Key words

  • playing position
  • team sport
  • time motion
  • basketball
  • PCA
  • game load
Open Access

Effects of Ischemic Preconditioning as a Warm-Up on Leg Press and Bench Press Performance

Published Online: 31 Oct 2020
Page range: 267 - 277

Abstract

Abstract

Ischemic preconditioning (IPC) has been used to increase performance in sports. The aim of this study was to compare the acute effects of IPC with different warm-up methods on the number of repetitions and total volume in resistance exercise (RE). Sixteen healthy men recreationally trained in RE participated in this study. After the anthropometric evaluation and familiarization, a one-repetition maximum (1RM) test and retest were performed in the bench press (BP) and in the leg press 45° (LP) exercise. After these tests, participants were randomly assigned to one of the five protocols: a) IPC; b) SHAM; c) a specific warm-up (SW); d) aerobic exercise (AE), and e) active stretching (AS) prior to performing 3 sets at 80% 1RM until concentric failure. The number of repetitions was higher following IPC compared to the SW following three sets both for the BP and LP. Similarly, the number of repetitions for IPC was higher in comparison to SHAM following three sets for the LP. The number of repetitions was higher following IPC compared to AE following 1st and 2nd sets for the LP and following the 2nd set for the BP. Finally, the number of repetitions was higher following IPC compared to AS following 1st and 2nd sets for the LP. The total volume was higher following IPC compared to SHAM, SW, AE, and AS for both the BP and LP. The IPC protocol increased the number of maximum repetitions and the total volume when compared to the other tested methods, thus indicating a better utilization during the pre-work warm-up. These results indicate positive associative responses to IPC with performance maintenance, which is of importance for both athletes and coaches.

Key words

  • ischemic preconditioning
  • resistance exercise
  • warm-up
  • performance
  • ischaemia
23 Articles

Section I – Kinesiology

Open Access

Different Shoulder Exercises Affect the Activation of Deltoid Portions in Resistance-Trained Individuals

Published Online: 31 Oct 2020
Page range: 5 - 14

Abstract

Abstract

The aims of this study were to compare muscle activity of the anterior deltoid, medial deltoid, and posterior deltoid in the bench press, dumbbell fly, shoulder press, and lateral raise exercises. Thirteen men experienced in strength training volunteered for the study. Muscle activation was recorded during maximum isometric voluntary contraction (MVIC) for data normalization, and during one set of 12 repetitions with the load of 60% 1RM in all exercises proposed. One-way repeated-measures ANOVA with Bonferroni’s posthoc was applied using a 5% significance level. For anterior deltoid, the shoulder press (33.3% MVIC) presented a significantly higher level of activation when compared to other exercises. Also, no significant difference was found between the bench press (21.4% MVIC), lateral raise (21.2% MVIC), and dumbbell fly (18.8% MVIC). For the medial deltoid, the lateral raise (30.3% MVIC) and shoulder press (27.9% MVIC) presented a significantly higher level of activity than the bench press (5% MVIC) and dumbbell fly (3.4% MVIC). Besides, no significant difference was found between the bench press and the dumbbell fly. For the posterior deltoid, the lateral raise (24% MVIC) presented a significantly higher level of activation when compared to other exercises. For the posterior deltoid portion, the shoulder press (11.4% MVIC) was significantly more active than the bench press (3.5% MVIC) and dumbbell fly (2.5% MVIC). Moreover, no significant difference was found between the bench press and the dumbbell fly. In conclusion, the shoulder press and lateral raise exercises showed a higher level of muscle activation in the anterior deltoid and medial deltoid when compared to the bench press and dumbbell fly exercises.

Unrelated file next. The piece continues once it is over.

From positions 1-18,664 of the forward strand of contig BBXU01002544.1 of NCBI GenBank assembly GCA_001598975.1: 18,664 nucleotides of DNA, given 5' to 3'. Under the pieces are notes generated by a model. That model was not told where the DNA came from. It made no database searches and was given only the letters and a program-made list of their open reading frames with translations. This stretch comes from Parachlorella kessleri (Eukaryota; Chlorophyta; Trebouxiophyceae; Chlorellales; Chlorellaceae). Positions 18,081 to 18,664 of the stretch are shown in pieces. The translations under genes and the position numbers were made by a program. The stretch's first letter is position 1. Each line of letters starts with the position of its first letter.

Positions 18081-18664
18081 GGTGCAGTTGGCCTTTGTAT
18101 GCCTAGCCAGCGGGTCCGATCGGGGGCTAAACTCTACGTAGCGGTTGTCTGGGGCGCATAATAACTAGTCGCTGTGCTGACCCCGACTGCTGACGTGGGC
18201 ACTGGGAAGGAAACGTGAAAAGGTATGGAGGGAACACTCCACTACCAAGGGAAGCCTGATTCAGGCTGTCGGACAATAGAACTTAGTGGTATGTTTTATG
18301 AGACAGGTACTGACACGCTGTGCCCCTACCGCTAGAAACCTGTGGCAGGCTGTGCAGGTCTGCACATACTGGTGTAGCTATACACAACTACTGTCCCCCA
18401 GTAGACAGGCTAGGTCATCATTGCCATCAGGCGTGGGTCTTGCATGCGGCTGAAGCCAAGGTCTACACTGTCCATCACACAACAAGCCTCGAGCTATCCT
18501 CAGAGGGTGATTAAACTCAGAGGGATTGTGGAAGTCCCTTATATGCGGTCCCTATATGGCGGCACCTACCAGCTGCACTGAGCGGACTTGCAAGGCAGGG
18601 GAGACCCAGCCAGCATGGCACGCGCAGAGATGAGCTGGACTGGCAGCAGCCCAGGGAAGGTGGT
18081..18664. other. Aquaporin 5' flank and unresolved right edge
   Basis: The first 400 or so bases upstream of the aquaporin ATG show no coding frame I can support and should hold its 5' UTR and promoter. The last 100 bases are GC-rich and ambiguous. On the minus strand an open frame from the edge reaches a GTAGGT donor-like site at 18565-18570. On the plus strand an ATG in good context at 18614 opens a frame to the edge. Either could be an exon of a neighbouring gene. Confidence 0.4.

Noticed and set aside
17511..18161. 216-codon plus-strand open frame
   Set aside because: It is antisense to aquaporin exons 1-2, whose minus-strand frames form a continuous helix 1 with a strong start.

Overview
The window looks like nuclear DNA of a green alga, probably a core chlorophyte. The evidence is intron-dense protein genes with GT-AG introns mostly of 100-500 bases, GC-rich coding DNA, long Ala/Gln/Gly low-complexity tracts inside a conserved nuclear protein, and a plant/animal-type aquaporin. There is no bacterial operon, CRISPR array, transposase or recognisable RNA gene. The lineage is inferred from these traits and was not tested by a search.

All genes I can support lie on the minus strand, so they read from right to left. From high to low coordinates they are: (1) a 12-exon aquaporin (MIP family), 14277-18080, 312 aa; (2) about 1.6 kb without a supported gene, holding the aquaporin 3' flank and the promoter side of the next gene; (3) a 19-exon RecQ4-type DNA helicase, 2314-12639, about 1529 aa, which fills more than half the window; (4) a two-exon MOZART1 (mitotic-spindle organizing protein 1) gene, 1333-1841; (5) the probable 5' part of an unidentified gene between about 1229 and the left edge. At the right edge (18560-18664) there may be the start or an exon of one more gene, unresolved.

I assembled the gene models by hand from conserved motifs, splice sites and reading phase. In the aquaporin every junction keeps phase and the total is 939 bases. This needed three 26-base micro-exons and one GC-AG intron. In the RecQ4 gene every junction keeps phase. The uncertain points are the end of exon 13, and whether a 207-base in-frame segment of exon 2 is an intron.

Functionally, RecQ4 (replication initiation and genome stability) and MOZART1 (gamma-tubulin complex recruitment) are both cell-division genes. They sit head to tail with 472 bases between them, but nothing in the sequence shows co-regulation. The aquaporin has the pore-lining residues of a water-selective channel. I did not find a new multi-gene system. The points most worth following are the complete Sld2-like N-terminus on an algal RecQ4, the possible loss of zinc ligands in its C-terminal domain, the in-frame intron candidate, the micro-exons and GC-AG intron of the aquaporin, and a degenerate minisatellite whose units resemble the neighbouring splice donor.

Key words

  • EMG
  • strength training
  • glenohumeral joint
  • deltoid muscle
  • upper body
Open Access